Amit Judge, together with global executives of Lacoste, in talks with retailers including Arvind's retail arm and Raymond, say people aware of development
New Delhi/Bengaluru: The Lacoste India licence is up for sale as existing licence holder Amit Judge looks to end the 23-year-old partnership with the French clothing and accessories brand, according to two people aware of the development.
Judge, together with the global executives of the brand, is in talks with at least two retailers, including Arvind Ltd’s retail arm and Raymond Ltd, said the two people requesting anonymity.
The value of the licence is pegged at about ₹ 150-180 crore.
“There is a disconnect on the valuation and both Arvind and Raymond have shown little interest at this price," said one of the two people mentioned above.
In 1993, Judge, of Kolkata-based Turner Morrison Ltd, got the licence to manufacture and market Lacoste apparel in India. Judge is also the man who brought coffee chain Barista to India.
A licensing agreement typically involves rights to manufacture and design products locally, while franchising entails only rights to sell the product. Licensing deals typically give the owner of the local unit more control. In exchange, parent companies are paid royalty, which could range from 6-10% of wholesale value.
According to documents filed by Sports and Leisure Apparel Ltd, the licensee company for Lacoste in India, it is responsible for the manufacture of garments and trading of apparel, leather products, and accessories such as perfumes, wallets, belts, bags, footwear, eyewear and wristwatches.
Prior to opening up of foreign investment in single-brand retail, global brands relied on joint ventures, licensing or franchising to enter the market and scale business. In such cases, the parent company does not have ownership through foreign direct investment in the market.
Sports and Leisure Apparel currently has one facility in Noida, near Delhi, where it manufactures apparel, footwear, etc. About 90% of Lacoste products sold in India are manufactured locally. Last year, the company nearly doubled its manufacturing capacity to keep pace with demand.
The deal in all probability will entail transfer of the Noida unit. However, no change in the current management is anticipated.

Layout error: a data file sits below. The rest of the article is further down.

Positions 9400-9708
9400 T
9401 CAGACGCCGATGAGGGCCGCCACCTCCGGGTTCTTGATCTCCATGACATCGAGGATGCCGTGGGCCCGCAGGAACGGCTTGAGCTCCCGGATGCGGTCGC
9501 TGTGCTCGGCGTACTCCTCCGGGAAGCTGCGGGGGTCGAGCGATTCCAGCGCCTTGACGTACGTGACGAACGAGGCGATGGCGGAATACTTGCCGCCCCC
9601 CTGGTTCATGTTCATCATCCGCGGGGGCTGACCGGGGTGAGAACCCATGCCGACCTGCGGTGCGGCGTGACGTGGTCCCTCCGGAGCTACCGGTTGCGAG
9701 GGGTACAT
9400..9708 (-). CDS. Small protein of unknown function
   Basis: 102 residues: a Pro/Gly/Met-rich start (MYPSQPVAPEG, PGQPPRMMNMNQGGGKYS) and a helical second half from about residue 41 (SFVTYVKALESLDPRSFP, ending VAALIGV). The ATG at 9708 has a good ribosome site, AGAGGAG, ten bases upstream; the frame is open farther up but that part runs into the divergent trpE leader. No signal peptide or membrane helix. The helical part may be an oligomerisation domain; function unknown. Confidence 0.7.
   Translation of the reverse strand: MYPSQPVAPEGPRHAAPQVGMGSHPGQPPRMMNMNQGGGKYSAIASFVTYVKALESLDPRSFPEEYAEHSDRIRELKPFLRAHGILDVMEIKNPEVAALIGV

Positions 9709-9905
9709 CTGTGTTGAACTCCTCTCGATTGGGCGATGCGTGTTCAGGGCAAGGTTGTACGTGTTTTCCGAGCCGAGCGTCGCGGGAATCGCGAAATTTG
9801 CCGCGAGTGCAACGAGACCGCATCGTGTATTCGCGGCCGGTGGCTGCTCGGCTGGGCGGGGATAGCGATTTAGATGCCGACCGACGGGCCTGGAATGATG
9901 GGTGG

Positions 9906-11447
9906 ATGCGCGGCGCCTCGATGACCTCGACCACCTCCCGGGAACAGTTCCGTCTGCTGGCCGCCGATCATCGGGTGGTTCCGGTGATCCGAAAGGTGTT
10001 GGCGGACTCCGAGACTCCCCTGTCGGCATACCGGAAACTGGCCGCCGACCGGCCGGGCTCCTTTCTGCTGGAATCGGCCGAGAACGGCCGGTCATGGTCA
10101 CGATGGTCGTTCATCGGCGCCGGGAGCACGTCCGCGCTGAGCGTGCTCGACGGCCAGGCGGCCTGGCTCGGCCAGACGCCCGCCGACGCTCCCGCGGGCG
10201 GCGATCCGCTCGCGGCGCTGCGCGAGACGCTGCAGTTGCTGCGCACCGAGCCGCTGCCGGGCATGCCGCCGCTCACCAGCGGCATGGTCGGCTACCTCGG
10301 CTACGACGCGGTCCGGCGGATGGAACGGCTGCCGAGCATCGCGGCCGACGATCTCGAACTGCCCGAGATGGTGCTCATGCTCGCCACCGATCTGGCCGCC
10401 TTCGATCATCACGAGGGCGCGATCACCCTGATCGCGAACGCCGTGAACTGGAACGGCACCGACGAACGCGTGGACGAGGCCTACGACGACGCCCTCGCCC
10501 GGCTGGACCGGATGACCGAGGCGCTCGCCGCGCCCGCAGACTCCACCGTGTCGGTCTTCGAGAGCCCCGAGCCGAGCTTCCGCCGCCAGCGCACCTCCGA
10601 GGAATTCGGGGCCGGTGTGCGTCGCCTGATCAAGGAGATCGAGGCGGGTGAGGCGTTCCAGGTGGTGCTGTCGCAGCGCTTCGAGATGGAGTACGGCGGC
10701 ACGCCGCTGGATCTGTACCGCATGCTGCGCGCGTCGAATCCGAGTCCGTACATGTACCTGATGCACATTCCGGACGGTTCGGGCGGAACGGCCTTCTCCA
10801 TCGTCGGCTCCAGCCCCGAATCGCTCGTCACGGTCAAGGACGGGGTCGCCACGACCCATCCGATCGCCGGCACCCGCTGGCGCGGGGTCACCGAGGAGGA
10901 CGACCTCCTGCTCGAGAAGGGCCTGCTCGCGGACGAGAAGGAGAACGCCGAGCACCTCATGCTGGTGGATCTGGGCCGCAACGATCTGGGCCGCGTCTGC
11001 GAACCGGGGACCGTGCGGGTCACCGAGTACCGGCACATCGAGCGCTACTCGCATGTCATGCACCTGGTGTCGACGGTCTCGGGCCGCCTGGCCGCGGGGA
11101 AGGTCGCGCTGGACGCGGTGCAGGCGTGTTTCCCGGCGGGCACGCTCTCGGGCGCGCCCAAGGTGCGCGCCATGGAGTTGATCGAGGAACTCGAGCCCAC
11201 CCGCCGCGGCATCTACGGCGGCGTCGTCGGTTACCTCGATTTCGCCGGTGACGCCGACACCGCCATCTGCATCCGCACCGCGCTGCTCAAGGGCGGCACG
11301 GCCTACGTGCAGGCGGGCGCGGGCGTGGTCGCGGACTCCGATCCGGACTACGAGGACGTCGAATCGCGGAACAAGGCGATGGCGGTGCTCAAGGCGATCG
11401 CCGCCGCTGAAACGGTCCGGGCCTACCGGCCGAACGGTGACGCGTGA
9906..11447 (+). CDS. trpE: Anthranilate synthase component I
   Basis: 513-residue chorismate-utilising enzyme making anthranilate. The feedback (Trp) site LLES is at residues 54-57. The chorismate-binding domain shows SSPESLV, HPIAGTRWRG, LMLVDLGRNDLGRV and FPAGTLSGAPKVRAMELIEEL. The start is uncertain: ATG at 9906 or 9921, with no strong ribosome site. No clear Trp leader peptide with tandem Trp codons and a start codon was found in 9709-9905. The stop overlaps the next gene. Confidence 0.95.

While Judge holds the perpetual licence for manufacturing and marketing Lacoste products in India, the company is run by a professional team and steered by Rajesh Jain, managing director and chief executive officer of Sports and Leisure Apparel. The company is promoted by Judge, who is also the chairman with a 9.27% shareholding, documents filed with the Registar of Companies show.
Among the other shareholders, Bodhi Art Ltd, a firm owned by Judge, holds a 21.4% stake in the firm. Mint could not ascertain Judge’s total shareholding in Sports and Leisure Apparel.
Jain and Judge did not revert to Mint’s email queries.
Arvind declined to comment.
An email sent to Raymond on Thursday did not elicit a response.
Lacoste currently has 50 outlets in the country and is expected to double its store count over the next five years, Mint reported in October.
The company is also in talks to launch its online commerce platform.
Besides apparel, Lacoste sells shoes, bags, belts, sunglasses and watches for men, women and children. While apparel constitutes 89% of sales, footwear accounts for 8%.
Sports and Leisure Apparel posted a profit after tax of ₹ 1.5 crore on sales of ₹ 95.5 crore for the year ended March 2015.
Men’s casualwear market in India was pegged at ₹ 41,500 crore in 2014 and is expected to grow to ₹ 68,450 crore by 2019.
Women’s casualwear market, on the other hand, was at ₹ 4,350 crore in 2014, with expectations of it touching ₹ 8,894 crore by 2019, according to a report by retail consulting firm Technopak.
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